Two former Minneapolis police officers charged in George Floyd’s killing have asked a judge to delay the trial, accusing prosecutors of slow-rolling the handoff of key evidence and of turning over material that they say appears disorganized and riddled with technical problems, the Washington Post reports. Attorneys for Derek Chauvin and Tou Thao argued that the delays, and their concerns with the trial materials, have harmed their ability to prepare an adequate defense. The trial is scheduled to begin March 8. Robert Paule, an attorney for Thao, asked Judge Peter Cahill to delay the trial to July 5. Eric Nelson, an attorney for Chauvin, did not cite a specific date.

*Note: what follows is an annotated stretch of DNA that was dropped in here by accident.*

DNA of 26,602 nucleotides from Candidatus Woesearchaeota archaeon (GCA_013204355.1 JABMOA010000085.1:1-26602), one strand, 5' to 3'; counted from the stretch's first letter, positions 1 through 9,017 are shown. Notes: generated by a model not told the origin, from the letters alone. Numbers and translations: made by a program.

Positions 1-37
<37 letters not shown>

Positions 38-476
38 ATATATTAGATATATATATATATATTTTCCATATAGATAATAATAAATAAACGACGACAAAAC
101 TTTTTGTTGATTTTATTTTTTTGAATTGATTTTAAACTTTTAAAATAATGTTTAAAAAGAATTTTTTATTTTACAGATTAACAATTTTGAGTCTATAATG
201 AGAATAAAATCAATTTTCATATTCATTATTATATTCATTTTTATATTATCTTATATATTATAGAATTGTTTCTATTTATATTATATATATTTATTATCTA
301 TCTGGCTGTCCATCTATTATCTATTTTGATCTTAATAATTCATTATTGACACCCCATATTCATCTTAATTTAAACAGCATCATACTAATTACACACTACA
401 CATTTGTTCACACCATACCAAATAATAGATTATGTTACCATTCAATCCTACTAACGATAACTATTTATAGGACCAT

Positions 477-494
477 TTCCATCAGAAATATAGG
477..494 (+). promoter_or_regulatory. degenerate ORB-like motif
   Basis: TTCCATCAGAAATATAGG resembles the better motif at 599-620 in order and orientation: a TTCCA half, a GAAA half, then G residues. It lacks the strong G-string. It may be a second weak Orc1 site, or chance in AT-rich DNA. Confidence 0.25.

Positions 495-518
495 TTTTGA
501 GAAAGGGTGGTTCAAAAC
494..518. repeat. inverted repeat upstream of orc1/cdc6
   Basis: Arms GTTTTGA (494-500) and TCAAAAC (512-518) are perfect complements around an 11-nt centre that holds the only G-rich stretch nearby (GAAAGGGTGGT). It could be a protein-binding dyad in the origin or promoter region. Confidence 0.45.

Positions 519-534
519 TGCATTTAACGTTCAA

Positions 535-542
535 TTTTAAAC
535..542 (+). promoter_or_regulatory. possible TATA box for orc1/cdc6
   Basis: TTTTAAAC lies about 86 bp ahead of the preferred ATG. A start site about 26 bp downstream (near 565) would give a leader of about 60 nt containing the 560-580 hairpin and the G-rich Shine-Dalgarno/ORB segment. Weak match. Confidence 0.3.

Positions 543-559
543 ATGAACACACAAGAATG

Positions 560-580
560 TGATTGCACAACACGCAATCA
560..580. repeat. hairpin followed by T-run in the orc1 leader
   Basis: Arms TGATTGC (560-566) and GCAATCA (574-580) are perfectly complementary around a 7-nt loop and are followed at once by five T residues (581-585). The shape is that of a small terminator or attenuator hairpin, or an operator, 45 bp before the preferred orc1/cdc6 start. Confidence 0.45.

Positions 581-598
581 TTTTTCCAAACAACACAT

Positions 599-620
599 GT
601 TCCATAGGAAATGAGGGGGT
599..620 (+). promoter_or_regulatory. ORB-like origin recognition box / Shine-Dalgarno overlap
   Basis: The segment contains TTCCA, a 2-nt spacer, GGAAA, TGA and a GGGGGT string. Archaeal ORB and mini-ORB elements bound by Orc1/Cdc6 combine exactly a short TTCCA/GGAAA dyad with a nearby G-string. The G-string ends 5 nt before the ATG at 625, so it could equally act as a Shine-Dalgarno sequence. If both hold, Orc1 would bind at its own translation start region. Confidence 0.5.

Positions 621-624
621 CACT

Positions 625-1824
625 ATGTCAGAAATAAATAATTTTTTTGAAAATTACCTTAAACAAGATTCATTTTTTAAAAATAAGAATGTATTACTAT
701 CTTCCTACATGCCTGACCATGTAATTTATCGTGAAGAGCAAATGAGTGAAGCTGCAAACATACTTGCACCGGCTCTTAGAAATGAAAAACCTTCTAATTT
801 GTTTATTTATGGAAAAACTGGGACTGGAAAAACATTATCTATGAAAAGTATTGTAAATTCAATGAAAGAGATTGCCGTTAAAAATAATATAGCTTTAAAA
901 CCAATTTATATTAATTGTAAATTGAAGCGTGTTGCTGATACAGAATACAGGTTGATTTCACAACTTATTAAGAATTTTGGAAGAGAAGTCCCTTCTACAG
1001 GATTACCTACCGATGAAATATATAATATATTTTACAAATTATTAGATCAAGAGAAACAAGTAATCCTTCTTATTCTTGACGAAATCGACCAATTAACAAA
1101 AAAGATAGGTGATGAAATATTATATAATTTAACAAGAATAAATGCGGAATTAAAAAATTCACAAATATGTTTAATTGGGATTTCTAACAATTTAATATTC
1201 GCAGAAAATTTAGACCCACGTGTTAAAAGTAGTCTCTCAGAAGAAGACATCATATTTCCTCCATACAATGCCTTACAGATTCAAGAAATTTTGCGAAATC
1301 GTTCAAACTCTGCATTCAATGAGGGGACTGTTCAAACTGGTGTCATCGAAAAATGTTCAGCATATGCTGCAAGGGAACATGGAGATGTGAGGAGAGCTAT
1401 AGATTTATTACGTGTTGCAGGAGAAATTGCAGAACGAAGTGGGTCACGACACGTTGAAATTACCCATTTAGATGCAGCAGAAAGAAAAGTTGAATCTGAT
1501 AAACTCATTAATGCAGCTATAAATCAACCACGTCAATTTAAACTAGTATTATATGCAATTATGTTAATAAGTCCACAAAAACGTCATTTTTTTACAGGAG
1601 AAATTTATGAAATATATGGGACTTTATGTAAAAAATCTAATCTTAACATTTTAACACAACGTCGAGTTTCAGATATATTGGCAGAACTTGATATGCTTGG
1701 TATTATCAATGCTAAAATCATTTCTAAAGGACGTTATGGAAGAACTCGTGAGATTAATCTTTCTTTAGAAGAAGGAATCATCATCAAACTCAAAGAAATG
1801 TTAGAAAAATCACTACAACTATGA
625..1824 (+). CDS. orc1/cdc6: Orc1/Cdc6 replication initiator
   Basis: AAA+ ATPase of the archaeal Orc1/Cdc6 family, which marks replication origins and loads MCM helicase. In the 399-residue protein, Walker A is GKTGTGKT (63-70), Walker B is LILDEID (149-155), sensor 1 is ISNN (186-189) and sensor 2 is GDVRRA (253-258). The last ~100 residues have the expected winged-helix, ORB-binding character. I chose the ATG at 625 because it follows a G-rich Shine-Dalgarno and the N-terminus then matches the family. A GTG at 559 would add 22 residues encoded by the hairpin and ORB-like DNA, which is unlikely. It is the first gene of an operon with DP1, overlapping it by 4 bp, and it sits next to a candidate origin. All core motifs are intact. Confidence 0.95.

Nelson asked Cahill for an extension to a Dec. 15 deadline for the defense to disclose planned expert witnesses, partly blaming prosecution delays but acknowledging other issues in what has become a notorious case that sparked widespread protests and calls for police reform: “It also should be noted that the global profile of this case has also contributed to the delay in retaining experts willing or able to participate,” Nelson wrote. Chauvin, a 19-year veteran of the Minneapolis force, was charged with second-degree murder and manslaughter, while the other officers at the scene — Thao, J. Alexander Kueng and Thomas K. Lane — were charged with aiding and abetting murder. The Minneapolis Police Department fired all four. In June, Cahill set an Aug. 14 deadline for disclosure of evidence in the case. But defense attorneys have repeatedly complained about the prosecution’s slow pace of disclosure. Paule asked the judge to impose sanctions on prosecutors by ordering them to pay defense attorney fees and costs related to the evidence disclosure delays.